When Donald Trump called Greta Thunberg "so ridiculous" and said she needed to "work on her anger management problem" and "chill," it felt all too familiar. Like Thunberg, I am an autistic activist used to people with more power dismissing me as angry, unmanageable and unlikable. These attacks come alongside insinuations that I never belong in the room and do not deserve the accolades I have earned.
Even when autistic people are honored, like Thunberg was when she was named Time's Person of the Year, we are immediately discredited as children, reinforcing the ideas that children and autistic people alike have no agency and our work is illegitimate. For me, this has happened at every stage of my work as an advocate, since I drafted legislation on police training in Massachusetts when I was still in high school up to when I designed lesson plans on disability justice used in thousands of middle and high school classrooms through Amplifier's We The Future art education project.
When people say they can't believe I am autistic, they mean it as a compliment. But the comment is really a backhanded insult, rooted in the fact that society defines disabled people as incompetent, inferior and permanently infantile.
This attitude is rooted in the notion that children (whether disabled or not) and disabled people of all ages are both incapable of speaking for ourselves, making our own decisions, or having ideas that should be taken seriously. It is what Donald Trump Jr., the president's son, meant when he tweeted that Thunberg is "used as a marketing gimmick." His words echo professionals in my field who dismiss me as necessarily illegitimate either because they assume that a "truly" disabled person cannot be a lawyer or capable activist, or that they can discard my work as irrelevant and meaningless specifically because I am disabled.
But when disabled people face such ableist attitudes on systemic and structural scales, it has serious consequences. When Thunberg first learned about the devastating effects of climate change in 2011, she fell ill, and it was only then that she was diagnosed as autistic. For others, the presumption of incompetence has other dire consequences. It is why, for instance, 83 percent of all women with developmental disabilities have survived sexual assault, and at least half of them have survived sexual assault more than 10 times.
As an attorney and longtime advocate, I have heard countless disabled adults of all ages and in all fields of work tell me that they left or were forced out of their schools or jobs because of extreme hostility on the basis of disability, but that no one has ever believed them before.
Conversely, for all the scrutiny I face and the questions of whether I am "truly" disabled, detractors of the idea that all disabled people are fully human routinely question whether people they consider "actually" disabled who need more intensive support have their own voices or can truly support neurodiversity or disability rights. They say that because advocates like Mel Baggs, Amy Sequenzia, David James Savarese or Benjamin McGann type or use support to communicate, they must be necessarily victims of exploitation by nondisabled people.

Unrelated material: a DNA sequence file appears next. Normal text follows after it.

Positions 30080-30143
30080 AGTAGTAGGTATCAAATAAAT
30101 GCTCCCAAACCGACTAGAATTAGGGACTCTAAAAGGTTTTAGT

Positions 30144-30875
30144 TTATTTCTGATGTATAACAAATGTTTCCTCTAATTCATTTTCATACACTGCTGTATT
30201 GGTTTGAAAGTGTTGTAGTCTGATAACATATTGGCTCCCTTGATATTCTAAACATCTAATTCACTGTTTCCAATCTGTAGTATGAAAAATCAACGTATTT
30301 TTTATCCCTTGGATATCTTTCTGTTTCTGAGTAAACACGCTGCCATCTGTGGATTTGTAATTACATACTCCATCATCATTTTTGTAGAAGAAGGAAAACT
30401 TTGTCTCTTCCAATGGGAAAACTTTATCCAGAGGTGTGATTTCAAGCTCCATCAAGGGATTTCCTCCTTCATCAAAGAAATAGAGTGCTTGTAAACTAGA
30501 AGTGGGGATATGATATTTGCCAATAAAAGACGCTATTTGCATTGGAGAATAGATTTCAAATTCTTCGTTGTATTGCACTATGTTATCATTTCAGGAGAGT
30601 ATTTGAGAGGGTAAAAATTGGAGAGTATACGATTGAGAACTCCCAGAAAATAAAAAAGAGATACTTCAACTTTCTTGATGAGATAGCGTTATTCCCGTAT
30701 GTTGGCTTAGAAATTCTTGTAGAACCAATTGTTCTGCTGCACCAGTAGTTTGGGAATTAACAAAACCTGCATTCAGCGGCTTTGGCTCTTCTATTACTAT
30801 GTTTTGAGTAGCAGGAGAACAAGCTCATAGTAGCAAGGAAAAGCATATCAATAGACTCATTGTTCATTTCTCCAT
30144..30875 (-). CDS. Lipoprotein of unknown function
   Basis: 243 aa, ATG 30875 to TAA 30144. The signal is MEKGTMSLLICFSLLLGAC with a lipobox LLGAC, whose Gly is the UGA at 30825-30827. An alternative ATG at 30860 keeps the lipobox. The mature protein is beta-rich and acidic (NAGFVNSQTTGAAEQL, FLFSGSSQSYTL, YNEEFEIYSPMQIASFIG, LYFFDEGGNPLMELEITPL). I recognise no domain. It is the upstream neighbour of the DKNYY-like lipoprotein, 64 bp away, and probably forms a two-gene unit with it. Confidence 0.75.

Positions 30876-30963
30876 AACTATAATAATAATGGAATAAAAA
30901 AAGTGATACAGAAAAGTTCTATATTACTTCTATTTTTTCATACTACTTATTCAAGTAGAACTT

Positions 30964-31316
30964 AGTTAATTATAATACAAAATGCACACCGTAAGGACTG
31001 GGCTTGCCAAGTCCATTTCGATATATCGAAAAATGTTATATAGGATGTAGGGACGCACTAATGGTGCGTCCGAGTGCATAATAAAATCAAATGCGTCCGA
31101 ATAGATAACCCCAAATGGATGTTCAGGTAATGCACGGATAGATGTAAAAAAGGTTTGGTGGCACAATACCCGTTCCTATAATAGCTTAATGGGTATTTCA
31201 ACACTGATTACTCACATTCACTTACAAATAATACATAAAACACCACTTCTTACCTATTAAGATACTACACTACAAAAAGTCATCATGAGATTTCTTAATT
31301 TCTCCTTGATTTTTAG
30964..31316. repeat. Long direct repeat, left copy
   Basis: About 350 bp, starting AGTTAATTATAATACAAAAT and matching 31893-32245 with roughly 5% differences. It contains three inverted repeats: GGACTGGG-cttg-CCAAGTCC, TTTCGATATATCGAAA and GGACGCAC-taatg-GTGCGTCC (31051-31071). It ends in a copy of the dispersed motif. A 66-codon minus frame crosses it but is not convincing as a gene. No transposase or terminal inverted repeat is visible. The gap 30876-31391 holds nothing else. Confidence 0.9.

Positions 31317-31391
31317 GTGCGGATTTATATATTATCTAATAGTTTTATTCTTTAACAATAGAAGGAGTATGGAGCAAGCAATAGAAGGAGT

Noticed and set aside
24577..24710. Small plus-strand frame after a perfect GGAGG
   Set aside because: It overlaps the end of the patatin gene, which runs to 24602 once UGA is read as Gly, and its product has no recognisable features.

Russian President Vladimir Putin repeated the same refrain when he said that adults are using Thunberg, deploying ableism to denigrate her because of her disability and to delegitimize what she has to say. Denial of autistic people's agency aims aim not only to silence us, but to punish us and force us into compliance with coercive and invasive treatments, place us under onerous guardianships when courts assume we lack even the most basic decision-making capacity, and prevent us from seeking and receiving support and care that is not made contingent on maintaining palatability.
In my own work, I've witnessed denial of young autistic transgender people's legitimacy from smarmy detractors who insist that they cannot possibly be both transgender and autistic because we have fallen victim to transgender adults with nefarious agendas who exploit our presumed susceptibility to manipulation.
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Attacks on Thunberg that rely on claims that she is to be pitied and saved from adults may seem motivated by benevolent concern. But they only reinforce the ableist and ageist idea that children and autistic people lack agency and cannot exercise their own autonomy, which is wrong.
The attacks on Thunberg are also clearly gendered, as powerful women throughout history have been accused of existing only as pawns for men controlling them, and constantly face dismissal and delegitimization because of their righteous anger.
I know both from history and my own experiences as an advocate who has spoken at the United Nations and the White House, and who has met hundreds of other remarkable advocates, that Thunberg is a powerful and visionary leader not despite her youth, gender, disability, or anger - but in large part because she is a young autistic woman rightfully angry about the repeated failures and refusals of people with the power to reverse our oncoming climate catastrophe to do so. And for that persistence and passion, Thunberg and her many peers like Xiuhtezcatl Martinez and Isra Hirsi who are leading the way, deserve our respect and admiration - we will all suffer irreparable harm if we allow political leaders to continue denying the agency and power of youth moving us forward.
This article was first published on The Washington Post.